- Smartphone makers shipped 275.8 million devices in that time frame, an 11.7% drop from a year earlier and the largest annual decline ever, according to research firm International Data Corporation (IDC).
- Research firm Canalys said its latest data showed shipments in China fell 18% on-year but that major smartphone makers were "resilient."
- "Consumers, under these uncertain times, are likely to withhold making many significant discretionary purchases. This means the replacement cycles are likely to become longer," Tarun Pathak from Counterpoint Research said, implying users may not buy new devices as quickly.
Global smartphone shipments in the first three months of the year suffered its largest annual decline ever, as the disruption and uncertainties posed by the coronavirus pandemic hit demand.
Smartphone makers shipped 275.8 million devices from January to March, an 11.7% drop from a year earlier and the largest annual decline ever, according to research firm International Data Corporation (IDC).
China saw a decline of 20.3% on-year, and that had a huge impact on the overall market because the country accounts for almost a quarter of worldwide shipments, IDC said. Most of China was shut in February for an extended period as part of the country's efforts to contain the outbreak.
Global dependency on China for its smartphone components and assembly lines also caused major issues as the quarter progressed and shipments in the U.S. and Western Europe dropped 16.1% and 18.3%, respectively, IDC said.
"What started as primarily a supply-side problem initially limited to China has grown into a global economic crisis with the demand-side impact starting to show by the end of the quarter," said Nabila Popal, research director with IDC's Worldwide Mobile Device Trackers.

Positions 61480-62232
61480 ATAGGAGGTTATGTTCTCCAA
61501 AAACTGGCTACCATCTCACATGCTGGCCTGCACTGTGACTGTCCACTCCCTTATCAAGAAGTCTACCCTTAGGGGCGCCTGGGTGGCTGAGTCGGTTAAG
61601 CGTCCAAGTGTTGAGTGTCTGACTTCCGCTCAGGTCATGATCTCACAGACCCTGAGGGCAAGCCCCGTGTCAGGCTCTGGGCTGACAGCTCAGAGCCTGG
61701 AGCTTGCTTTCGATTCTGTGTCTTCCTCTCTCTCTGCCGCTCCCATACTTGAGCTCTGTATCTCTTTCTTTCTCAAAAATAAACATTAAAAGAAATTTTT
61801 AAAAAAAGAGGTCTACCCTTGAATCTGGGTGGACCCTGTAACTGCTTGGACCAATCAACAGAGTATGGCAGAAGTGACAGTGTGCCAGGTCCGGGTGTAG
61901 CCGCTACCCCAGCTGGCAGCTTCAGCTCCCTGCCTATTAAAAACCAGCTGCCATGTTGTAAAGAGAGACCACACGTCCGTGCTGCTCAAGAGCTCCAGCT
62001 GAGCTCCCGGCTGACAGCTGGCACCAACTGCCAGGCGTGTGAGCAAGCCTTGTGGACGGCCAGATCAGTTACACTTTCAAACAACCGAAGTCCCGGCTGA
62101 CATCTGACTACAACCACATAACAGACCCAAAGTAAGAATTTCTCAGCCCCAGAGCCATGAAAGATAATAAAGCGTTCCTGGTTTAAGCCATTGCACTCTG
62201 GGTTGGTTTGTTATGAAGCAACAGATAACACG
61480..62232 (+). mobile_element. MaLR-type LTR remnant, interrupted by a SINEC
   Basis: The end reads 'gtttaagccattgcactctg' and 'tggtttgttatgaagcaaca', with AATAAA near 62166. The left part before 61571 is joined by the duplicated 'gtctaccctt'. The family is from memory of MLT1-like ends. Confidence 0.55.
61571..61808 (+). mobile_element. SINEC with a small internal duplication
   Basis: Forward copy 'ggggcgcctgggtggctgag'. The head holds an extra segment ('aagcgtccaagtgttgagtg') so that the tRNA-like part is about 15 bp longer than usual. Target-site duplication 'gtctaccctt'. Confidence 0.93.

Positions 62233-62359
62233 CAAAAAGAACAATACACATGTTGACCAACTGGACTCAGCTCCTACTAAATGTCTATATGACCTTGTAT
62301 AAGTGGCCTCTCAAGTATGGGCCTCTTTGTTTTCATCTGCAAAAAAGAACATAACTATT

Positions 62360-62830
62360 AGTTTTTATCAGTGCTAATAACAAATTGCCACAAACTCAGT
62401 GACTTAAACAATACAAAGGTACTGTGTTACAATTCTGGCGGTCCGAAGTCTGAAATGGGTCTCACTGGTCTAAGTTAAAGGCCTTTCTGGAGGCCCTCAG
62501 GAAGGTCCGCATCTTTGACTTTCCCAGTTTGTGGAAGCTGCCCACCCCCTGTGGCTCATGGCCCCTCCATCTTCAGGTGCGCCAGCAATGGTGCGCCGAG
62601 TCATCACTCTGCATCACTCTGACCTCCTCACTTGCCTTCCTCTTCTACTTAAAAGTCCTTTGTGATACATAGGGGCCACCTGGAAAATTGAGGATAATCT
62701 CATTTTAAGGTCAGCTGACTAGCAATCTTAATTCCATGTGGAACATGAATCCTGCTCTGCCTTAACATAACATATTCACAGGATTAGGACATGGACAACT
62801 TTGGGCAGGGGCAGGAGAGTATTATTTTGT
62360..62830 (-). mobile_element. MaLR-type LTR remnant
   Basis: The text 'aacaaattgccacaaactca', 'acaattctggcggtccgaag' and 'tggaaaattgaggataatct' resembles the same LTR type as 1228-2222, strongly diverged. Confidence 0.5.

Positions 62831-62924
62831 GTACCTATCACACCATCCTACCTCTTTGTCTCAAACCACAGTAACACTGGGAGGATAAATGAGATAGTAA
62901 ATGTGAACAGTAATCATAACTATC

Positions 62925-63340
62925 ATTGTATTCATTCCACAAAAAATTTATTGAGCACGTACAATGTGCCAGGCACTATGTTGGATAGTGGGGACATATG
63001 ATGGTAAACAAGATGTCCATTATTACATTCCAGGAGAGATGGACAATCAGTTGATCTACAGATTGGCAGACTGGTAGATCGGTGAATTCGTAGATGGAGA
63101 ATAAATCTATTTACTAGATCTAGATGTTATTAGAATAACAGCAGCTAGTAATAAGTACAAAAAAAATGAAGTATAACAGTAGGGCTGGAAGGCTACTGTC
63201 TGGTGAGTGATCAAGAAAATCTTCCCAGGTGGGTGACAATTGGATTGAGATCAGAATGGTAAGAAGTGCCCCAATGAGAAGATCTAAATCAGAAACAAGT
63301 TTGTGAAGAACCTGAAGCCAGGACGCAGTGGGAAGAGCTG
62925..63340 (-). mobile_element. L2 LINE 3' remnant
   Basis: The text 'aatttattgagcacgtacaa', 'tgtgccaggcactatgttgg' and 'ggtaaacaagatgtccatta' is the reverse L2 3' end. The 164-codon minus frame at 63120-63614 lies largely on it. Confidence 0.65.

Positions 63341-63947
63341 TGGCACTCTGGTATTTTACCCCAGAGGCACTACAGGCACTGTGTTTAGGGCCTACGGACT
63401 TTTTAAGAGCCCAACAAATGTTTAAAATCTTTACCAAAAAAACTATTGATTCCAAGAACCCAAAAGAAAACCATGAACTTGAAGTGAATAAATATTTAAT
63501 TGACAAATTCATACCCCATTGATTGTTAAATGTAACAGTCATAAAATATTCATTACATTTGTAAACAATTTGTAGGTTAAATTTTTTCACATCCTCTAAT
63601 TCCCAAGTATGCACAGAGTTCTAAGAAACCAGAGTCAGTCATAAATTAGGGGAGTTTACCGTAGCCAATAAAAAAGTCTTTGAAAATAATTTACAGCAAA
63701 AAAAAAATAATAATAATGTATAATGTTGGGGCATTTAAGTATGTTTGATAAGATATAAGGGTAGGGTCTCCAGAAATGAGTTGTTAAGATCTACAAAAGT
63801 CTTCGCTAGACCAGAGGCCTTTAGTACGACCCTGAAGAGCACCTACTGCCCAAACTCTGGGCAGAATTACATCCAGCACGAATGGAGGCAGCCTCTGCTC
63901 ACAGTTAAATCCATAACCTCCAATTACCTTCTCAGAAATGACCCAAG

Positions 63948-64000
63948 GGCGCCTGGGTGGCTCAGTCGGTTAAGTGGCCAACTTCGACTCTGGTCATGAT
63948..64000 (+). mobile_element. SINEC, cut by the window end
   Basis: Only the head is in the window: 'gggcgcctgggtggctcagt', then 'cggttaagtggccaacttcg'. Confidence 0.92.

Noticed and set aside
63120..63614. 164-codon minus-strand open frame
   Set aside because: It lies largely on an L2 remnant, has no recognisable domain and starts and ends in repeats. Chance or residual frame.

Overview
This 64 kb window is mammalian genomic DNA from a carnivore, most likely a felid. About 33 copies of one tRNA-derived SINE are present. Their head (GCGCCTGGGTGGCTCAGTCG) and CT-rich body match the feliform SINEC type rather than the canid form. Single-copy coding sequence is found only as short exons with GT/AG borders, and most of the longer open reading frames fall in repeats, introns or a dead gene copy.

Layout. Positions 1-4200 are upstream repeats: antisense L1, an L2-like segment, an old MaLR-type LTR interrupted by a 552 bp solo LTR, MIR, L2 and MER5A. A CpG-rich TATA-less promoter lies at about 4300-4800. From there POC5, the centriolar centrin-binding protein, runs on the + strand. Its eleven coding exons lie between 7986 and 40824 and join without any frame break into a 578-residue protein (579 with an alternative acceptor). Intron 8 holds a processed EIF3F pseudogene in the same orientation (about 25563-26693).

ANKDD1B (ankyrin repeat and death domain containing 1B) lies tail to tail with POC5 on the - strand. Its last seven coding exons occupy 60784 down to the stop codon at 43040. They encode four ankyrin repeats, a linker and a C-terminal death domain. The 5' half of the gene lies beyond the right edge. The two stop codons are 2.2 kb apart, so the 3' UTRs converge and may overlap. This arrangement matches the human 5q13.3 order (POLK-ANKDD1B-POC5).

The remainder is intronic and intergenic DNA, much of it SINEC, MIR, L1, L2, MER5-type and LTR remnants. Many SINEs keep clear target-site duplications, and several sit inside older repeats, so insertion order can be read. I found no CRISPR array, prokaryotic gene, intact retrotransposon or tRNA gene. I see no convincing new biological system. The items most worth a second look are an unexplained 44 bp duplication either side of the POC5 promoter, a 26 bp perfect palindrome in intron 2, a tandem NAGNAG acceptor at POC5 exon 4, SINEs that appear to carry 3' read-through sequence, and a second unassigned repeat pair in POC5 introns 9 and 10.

Research firm Canalys said its latest data showed shipments in China fell 18% on-year to about 73 million devices, but major smartphone makers were "resilient."
Market leader Huawei saw its shipments grow annually by 1% for the quarter but the likes of Oppo, Vivo, Xiaomi and Apple saw declines in one of the world's largest smartphone markets, the firm said.
"The smartphone's status as an 'essential' personal item has stopped the market falling further during the pandemic," Nicole Peng, vice president of mobility at Canalys, said in a statement.
The first-quarter performance was "buoyed by China's well-established ecommerce channel for smartphone distribution, and the fact that most Chinese businesses were able to resume work rapidly after two weeks of nationwide travel restrictions," Canalys said.
Still, Peng said Canalys remains cautious about the speed of recovery in China's smartphone market this year. She explained that rising unemployment in the manufacturing, retail, travel, and tourism sectors, as well as a sharp decline in company revenue and profits, cast doubts over domestic consumer confidence and spending power. That could potentially push prices down.
The firm predicted a best-case-scenario of 326 million shipments for 2020 in China, including 137 million 5G smartphones. 5G is the fifth generation of high-speed mobile internet that aims to provide faster data speeds and more bandwidth to carry growing levels of web traffic.
Counterpoint Research said its analysis found global smartphone shipments fell around 13% from a year ago in the first three months of 2020. It was the first time since early 2014 that companies shipped fewer than 300 million devices in a quarter, its researchers found.
"From the consumer standpoint, unless replacing a broken phone, smartphones are mostly a discretionary purchase," Tarun Pathak, associate director at Counterpoint Research, said in a statement.
"Consumers, under these uncertain times, are likely to withhold making many significant discretionary purchases. This means the replacement cycles are likely to become longer," he said, implying users may not buy new devices as quickly.
Pathak explained that as countries emerge from lockdown, consumers would likely prefer to purchase new phones online and some may opt for cheaper models. That could lead to an overall decline in smartphone prices.
Some top-end smartphones from the likes of Apple and Samsung cost $1,000 or more.
Both IDC and Counterpoint Research data said Samsung remained the market leader at the end of the three months, followed by Huawei and Apple.